A study on Mental Wellbeing in the legal profession that was carried out by the International Bar Association in 2021 found that 41% of employees were reluctant to discuss their mental wellbeing or concerns regarding their mental health due to fear that it would have a negative impact on their career. This might be a familiar feeling to many within the legal industry, which is notoriously competitive, and statistics show that 32.1% of professionals within the legal industry do not speak out as a result of fear that they will be treated differently if they do due to stigma surrounding mental health and immense pressure to perform and meet clients’ expectations. Whilst this attitude and culture has been the norm up until now it is becoming widely acknowledged that a new approach needs to be implemented across law firms. The legal profession is one that holds prestige, as the work can be challenging and the demand for excellence is constantly made apparent to those who navigate it. However, there has been a growing impetus placed on creating a balance between the pursuit of excellence and the well-being of individuals and many firms are striving to implement healthy cultures where individuals can feel more at ease when opening up about their wellbeing.

Traditionally, leaders within law firms felt as if the only way to achieve success is to appear endlessly capable of exceeding expectations. This perception tends to diffuse across the whole ecosystem of the firm and seeps into the behaviours of other partners, fee-earners, paralegals, legal assistants, and professional staff thereby creating a stifled environment where no one feels free to open up and subsequently no change can be achieved. Whilst this is not necessarily an issue that can be resolved overnight, it is pivotal that steps are taken to mitigate this. As the saying goes “change comes from the top”. An article by Reuters states that “when senior leadership models openness and vulnerability around their own lived experience, it creates a positive environment for those who are considering the benefits and consequences of asking for support”. The impact of this cannot be understated and goes a long way towards the creation of safe spaces within firms.

The reality of this is that once leadership within firms acknowledge the need for change in this area, there will still be much room for improvement in terms of actioning these new ideas. The International Bar Association found that in 2021, 82% of institutions reported that they take mental health seriously, however only 16% provide adequate training for senior management. As we have established, change has to start from the top which is why it is important that we keep up the momentum through these conversations to inform leaders within law firms and legal bodies about  the importance of this discourse and how imperative it is for them to be in the know about ways they can help create better atmospheres within their practices.

Once adequate training has been provided to leadership, many believe that it would be useful for the same thing to be experienced by other members of the team; if everyone within a firm is aware of a problem it becomes easier to mobilise and address it accordingly. With this shared understanding, more practical initiatives, such as team building activities and reward incentives, can be implemented to motivate people and create a positive environment. A team with a stronger community and culture is more likely to produce members who are willing to share their feelings. Furthermore, mentorship schemes can be of a great help, specifically to junior lawyers and lawyers transitioning through different phases or career milestones where one can experience notions such as anxiety and imposters syndrome. This form of mentorship would allow them to have questions answered, a friendly face to turn to, and overall feel more like they are part of the team. Furthermore, regular mental health check-ins mandated by law firms would demonstrate consistency and aid in the prevention of significant problems. Overall, teamwork and early action are recurring themes that help businesses succeed.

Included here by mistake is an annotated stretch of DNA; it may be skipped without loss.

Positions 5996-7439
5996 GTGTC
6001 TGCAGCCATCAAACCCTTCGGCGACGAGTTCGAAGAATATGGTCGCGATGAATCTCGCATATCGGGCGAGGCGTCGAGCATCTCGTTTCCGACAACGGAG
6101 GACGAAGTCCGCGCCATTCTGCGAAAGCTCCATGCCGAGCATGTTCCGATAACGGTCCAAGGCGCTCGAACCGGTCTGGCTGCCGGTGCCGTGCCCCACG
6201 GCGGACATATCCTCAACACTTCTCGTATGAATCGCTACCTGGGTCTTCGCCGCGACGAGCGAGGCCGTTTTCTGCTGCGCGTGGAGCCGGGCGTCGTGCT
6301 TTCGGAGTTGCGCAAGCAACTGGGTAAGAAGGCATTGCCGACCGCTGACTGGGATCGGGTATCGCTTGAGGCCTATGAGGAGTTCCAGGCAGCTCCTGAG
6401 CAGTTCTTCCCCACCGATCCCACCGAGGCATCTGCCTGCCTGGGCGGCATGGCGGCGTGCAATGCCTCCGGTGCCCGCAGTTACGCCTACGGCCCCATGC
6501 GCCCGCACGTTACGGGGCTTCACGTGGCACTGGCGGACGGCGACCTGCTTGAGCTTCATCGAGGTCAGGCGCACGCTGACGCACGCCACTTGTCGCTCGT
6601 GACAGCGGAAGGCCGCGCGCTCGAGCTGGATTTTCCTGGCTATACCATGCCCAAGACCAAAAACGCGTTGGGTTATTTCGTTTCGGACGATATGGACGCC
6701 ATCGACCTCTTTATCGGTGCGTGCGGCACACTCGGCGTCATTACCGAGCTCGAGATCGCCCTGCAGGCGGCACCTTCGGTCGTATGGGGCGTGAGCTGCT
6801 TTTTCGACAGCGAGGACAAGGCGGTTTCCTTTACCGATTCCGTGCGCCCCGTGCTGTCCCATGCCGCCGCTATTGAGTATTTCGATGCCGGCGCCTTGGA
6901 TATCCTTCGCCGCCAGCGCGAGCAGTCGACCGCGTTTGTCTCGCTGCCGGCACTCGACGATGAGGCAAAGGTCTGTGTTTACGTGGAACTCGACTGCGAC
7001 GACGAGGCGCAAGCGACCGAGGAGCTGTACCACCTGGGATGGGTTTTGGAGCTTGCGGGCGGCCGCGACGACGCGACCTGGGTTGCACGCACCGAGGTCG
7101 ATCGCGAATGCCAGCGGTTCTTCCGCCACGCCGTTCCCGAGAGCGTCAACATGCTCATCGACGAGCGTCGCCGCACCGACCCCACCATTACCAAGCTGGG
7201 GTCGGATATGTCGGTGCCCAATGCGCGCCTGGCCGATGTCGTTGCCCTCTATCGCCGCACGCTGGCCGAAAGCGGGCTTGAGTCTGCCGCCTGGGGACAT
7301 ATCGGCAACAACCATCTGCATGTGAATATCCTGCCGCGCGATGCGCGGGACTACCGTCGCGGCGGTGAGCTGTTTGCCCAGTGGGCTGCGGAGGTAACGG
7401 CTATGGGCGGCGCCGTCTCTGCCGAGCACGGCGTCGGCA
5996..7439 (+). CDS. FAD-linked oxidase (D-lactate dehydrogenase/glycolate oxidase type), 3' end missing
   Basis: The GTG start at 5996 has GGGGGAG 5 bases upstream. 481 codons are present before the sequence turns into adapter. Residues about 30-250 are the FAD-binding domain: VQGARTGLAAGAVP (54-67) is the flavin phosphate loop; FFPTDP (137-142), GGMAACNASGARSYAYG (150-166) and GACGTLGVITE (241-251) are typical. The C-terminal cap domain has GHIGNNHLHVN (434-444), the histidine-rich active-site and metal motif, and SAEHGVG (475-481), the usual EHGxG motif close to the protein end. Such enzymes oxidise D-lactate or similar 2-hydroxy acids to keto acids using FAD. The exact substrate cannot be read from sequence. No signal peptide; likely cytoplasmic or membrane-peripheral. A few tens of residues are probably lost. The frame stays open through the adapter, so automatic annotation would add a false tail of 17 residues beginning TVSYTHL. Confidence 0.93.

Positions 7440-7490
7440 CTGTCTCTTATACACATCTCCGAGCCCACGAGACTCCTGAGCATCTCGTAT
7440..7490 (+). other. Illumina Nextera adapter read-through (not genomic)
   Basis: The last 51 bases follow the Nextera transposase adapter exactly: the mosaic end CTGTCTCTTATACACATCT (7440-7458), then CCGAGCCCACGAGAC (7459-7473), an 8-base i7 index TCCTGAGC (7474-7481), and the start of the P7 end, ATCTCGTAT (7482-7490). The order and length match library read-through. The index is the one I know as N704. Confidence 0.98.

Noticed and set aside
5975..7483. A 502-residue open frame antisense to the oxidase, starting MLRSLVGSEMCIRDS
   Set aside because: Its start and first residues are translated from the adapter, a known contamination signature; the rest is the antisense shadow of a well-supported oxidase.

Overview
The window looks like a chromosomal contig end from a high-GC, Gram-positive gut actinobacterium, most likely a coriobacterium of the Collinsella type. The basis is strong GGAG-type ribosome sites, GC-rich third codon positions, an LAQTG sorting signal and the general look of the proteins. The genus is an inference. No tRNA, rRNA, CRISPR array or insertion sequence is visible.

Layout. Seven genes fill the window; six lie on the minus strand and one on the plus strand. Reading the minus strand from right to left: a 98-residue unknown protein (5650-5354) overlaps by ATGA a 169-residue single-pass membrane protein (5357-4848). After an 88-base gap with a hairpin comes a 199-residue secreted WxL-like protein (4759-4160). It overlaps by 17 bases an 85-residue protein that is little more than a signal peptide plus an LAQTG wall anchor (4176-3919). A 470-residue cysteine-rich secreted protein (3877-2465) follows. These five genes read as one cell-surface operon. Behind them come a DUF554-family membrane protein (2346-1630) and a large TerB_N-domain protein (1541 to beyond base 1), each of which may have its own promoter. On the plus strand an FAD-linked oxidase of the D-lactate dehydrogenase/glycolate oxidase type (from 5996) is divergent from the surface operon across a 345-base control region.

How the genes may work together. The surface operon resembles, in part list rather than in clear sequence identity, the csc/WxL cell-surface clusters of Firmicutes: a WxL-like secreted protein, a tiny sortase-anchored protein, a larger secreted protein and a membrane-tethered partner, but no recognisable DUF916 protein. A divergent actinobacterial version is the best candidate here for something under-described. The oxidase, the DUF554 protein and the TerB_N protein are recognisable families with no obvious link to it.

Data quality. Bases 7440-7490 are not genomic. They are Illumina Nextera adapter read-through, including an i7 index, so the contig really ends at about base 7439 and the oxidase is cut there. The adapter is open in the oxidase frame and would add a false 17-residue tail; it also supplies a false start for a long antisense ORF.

Pressure from clients has been established as a contributing factor when discussing the stress individuals within the legal sector feel. Recently, clients have become more and more informed and sensitive towards the wellbeing of their legal representatives. The reasons clients are becoming increasingly aware is in part down to their own experience of the law firms and a drive within corporates to tackle such issues.  The legal sector much like many other industries is reliant on people to be able to carry out often mentally taxing work to a very high standard and for sustained periods of time. This reliance on the individual means there must be an emphasis placed on well-being, and it is simply unsustainable to think otherwise.

Can lawyers and other legal professionals carry out high quality work so frequently, with no breaks, absent consideration for their mental state or emotional support? The data we discussed previously shows an increasingly large percentage of professionals facing these problems on a daily basis, with such a large number affected how could the industry hope to thrive in this modern era. Subsequently, if success is to be achieved, all parties must understand that key balances and measures must be taken to protect the wellbeing of all that are involved in these processes.

Overall, we can see that there has been a dangerous culture which minimised the issues of mental health and wellbeing within the legal industry. It is clear however, that this culture is beginning to subside, and the industry is looking towards more support for its people. But we must remember to maintain momentum and recognise that this race is not for the swift – as we usher in a new and improved way of engaging in the legal sector, teamwork, openness, and early action are critical.